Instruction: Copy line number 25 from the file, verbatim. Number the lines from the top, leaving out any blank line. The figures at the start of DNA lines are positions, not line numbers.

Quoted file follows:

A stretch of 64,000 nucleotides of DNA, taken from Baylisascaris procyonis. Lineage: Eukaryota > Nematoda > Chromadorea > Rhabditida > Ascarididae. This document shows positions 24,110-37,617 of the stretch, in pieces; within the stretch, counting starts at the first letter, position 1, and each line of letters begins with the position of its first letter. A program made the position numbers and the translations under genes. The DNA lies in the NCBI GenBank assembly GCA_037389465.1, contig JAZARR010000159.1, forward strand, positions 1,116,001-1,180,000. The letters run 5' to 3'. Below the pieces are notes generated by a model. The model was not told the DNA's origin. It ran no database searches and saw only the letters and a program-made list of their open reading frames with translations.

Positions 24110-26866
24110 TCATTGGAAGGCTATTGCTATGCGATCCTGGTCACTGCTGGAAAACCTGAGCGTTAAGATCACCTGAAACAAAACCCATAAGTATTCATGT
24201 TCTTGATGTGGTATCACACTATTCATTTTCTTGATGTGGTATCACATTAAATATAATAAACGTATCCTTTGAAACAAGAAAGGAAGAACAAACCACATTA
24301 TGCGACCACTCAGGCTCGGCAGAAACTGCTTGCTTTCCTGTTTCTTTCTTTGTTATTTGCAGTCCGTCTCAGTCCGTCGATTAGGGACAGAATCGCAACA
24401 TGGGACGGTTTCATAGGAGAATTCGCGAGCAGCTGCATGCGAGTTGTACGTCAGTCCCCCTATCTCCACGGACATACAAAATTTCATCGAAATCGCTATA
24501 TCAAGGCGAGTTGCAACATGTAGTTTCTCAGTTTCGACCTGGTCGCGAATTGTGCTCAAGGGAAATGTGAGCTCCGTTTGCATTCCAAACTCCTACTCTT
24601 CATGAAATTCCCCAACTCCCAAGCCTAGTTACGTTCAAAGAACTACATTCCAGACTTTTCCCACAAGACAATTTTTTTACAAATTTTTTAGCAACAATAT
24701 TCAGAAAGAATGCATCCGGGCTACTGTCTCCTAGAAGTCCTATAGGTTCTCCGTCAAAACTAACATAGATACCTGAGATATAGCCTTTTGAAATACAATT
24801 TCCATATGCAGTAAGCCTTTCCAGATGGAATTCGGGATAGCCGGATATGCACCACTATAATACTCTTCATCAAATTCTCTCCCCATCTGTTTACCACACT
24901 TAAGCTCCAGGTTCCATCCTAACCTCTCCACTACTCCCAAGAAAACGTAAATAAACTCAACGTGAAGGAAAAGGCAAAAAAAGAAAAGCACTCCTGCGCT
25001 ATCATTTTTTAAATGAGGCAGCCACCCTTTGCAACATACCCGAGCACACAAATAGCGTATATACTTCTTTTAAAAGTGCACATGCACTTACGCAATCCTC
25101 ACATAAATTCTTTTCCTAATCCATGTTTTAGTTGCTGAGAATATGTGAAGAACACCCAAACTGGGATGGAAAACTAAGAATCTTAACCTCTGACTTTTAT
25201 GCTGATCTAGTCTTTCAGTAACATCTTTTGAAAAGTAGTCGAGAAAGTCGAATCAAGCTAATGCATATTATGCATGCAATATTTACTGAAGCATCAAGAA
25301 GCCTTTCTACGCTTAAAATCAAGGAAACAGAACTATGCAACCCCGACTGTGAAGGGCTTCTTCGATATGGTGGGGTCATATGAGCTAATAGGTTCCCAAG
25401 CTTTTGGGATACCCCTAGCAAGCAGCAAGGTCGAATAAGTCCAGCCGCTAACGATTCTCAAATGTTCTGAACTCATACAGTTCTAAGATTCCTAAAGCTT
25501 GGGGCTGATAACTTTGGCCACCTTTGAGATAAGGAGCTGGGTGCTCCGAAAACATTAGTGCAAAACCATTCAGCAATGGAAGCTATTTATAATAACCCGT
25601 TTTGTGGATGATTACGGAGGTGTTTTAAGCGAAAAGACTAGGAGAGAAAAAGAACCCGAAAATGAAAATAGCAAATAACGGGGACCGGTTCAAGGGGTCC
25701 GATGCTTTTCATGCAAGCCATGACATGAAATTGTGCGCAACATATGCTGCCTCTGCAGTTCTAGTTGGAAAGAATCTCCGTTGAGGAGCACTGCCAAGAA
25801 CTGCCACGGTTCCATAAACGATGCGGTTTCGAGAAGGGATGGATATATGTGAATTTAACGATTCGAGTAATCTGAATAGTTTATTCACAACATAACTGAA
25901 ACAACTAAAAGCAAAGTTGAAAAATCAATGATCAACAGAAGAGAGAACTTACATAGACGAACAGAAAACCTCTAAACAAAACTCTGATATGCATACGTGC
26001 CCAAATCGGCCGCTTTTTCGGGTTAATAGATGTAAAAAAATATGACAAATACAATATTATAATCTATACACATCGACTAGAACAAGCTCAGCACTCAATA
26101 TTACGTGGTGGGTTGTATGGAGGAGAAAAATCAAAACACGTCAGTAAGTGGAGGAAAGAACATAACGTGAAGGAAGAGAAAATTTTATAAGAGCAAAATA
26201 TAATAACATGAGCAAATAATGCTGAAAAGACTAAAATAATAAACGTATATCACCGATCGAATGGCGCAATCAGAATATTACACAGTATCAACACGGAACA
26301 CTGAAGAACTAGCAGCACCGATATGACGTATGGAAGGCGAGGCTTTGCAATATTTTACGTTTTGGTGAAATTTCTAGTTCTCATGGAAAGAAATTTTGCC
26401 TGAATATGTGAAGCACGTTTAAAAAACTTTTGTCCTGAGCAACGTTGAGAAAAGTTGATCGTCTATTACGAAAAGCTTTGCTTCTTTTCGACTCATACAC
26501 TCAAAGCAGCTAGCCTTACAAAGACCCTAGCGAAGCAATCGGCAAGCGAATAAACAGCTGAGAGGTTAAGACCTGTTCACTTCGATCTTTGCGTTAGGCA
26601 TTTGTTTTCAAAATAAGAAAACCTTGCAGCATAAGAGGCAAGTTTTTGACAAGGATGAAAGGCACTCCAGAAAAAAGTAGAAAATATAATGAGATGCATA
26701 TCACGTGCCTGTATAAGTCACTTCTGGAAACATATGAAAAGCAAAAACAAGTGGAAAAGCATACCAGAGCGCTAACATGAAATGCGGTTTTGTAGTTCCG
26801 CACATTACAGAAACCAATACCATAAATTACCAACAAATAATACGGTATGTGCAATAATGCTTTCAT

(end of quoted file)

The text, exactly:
26301 CTGAAGAACTAGCAGCACCGATATGACGTATGGAAGGCGAGGCTTTGCAATATTTTACGTTTTGGTGAAATTTCTAGTTCTCATGGAAAGAAATTTTGCC